The annual VKT should be obtained with the best available data. This can be odometer readings, the length of roads within your facility and the number of vehicles coming into your facility on a typical day. If no data are available, surveys can be conducted throughout the year on representative days of operation to estimate the total VKT.
Step 2: Determine the emission factor (EF) to be used
The United States Environmental Protection Agency (USEPA) has developed an empirical equation (equation 2) for vehicles travelling on unpaved road surfaces at industrial sites. The equation takes into account the silt content of the roadway and the mean weight of the vehicles travelling on the road. (For more information, refer to AP 42, Chapter 13: Miscellaneous Sources, Section 2.2, (USEPA, 2006)).
The emission factor in metric units (that is, kilograms/VKT) is calculated using the following equation:
EF = k*(s/12)^a*(W/2.72)^b (2)
- EF: Size-specific emission factor, kg/VKT
- s: Surface material silt content, %
- W: Mean vehicle weight, tonnes (metric)
- k, a, b: Numerical constants for calculation (refer to Table 2)
- the term (W/2.72) in equation (2) has been modified from the original term (W/3) in the AP-42 equation to allow for metric vehicle weights
- the facility may have unpaved roads that are only travelled by light vehicles. If this is the case, you may use the USEPA’s equation 1b from for public unpaved roads travelled mostly by light-duty vehicles with mean vehicle weights less than 2.7 tonnes (AP 42, Chapter 13: Miscellaneous Sources, Section 188.8.131.52, (USEPA, 2006))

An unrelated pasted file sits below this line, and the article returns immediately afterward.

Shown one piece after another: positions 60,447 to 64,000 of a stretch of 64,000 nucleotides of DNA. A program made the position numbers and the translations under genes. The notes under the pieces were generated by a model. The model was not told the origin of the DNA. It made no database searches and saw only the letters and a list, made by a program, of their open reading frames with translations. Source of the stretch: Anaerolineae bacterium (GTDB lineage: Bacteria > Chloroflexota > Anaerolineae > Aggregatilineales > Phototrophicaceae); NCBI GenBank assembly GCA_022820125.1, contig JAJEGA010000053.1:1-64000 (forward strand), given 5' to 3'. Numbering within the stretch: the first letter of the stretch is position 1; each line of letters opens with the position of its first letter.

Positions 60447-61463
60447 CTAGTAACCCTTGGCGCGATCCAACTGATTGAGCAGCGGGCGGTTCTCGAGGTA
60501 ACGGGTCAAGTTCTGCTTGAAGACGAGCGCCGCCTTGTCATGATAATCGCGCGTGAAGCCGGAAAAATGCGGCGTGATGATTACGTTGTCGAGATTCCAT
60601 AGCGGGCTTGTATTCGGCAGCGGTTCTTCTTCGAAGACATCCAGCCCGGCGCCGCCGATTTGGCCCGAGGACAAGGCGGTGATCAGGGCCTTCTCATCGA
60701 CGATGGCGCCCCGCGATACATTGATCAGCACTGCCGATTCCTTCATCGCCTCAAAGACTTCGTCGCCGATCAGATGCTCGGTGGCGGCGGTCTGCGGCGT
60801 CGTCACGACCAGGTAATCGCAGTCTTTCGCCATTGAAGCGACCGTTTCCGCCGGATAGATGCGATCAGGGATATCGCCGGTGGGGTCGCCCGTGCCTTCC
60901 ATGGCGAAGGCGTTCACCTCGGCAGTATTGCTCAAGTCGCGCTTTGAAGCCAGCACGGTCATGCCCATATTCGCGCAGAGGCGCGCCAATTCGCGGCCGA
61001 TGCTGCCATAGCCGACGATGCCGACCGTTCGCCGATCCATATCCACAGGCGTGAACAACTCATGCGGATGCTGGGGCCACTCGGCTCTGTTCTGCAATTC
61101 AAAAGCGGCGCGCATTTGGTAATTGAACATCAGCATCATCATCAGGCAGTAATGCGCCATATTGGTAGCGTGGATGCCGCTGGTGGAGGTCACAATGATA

The silt content (that is, “s”) may be obtained using the USEPA test method (Appendix C.1: Procedures for sampling surface/Bulk dust loading, AP-42, USEPA, 2003). However, if you do not have a site-specific value for the silt content, an appropriate mean value from Table AP-42 13.2.2-1 (USEPA, 2006), reproduced below in Table 3, may be used as a default value. However, the use of the default values may affect the quality of estimated values.
|Industry||Road use or surface material||Silt content (%)|
|Copper smelting||Plant road||17|
|Iron and steel production||Plant road||6|
|Sand and gravel processing||Plant road||4.8|
|Sand and gravel processing||Material storage area||7.1|
|Stone quarrying and processing||Plant road||10|
|Stone quarrying and processing||Haul road to/from pit||8.3|
|Taconite mining and processing||Service road||4.3|
|Taconite mining and processing||Haul road to/from pit||5.8|
|Western surface coal mining||Haul road to/from pit||8.4|
|Western surface coal mining||Plant road||5.1|
|Western surface coal mining||Scraper route||17|
|Western surface coal mining||Haul road (freshly graded)||24|
|Construction sites||Scraper routes||8.5|
|Lumber sawmills||Log yards||8.4|
|Municipal solid waste landfills||Disposal routes||6.4|
It is important to note that the only vehicle-related parameter used in the EF determination is the mean weight of the fleet using the road segment. For example, if 86% of traffic on the road is 300-tonne trucks, while the remaining 14% is 55-tonne trucks, then the mean weight is 265 tonnes (0.86 x 300 + 0.14 x 55). You should use the vehicle mean weight value instead of doing a separate calculation for each vehicle class travelling on a given unpaved road.
Step 3: Calculate the adjustment factor (ADJ) for precipitation, snow cover and frozen days
Road dust emissions are reduced due to the natural mitigation effects of precipitation (rain and snow falls), as well as on frozen or snow-covered roads. Equation 1 assumes that no dust emissions occur on days with precipitation exceeding 0.2 mm or on days when the road surface is covered with snow or is frozen without high traffic volume.
The ADJ value used in equation 1 is determined using the following equation:
ADJ = (Working Days-(p+snow))/Working Days (3)
- ADJ: Adjustment factor for precipitation, snow cover and frozen days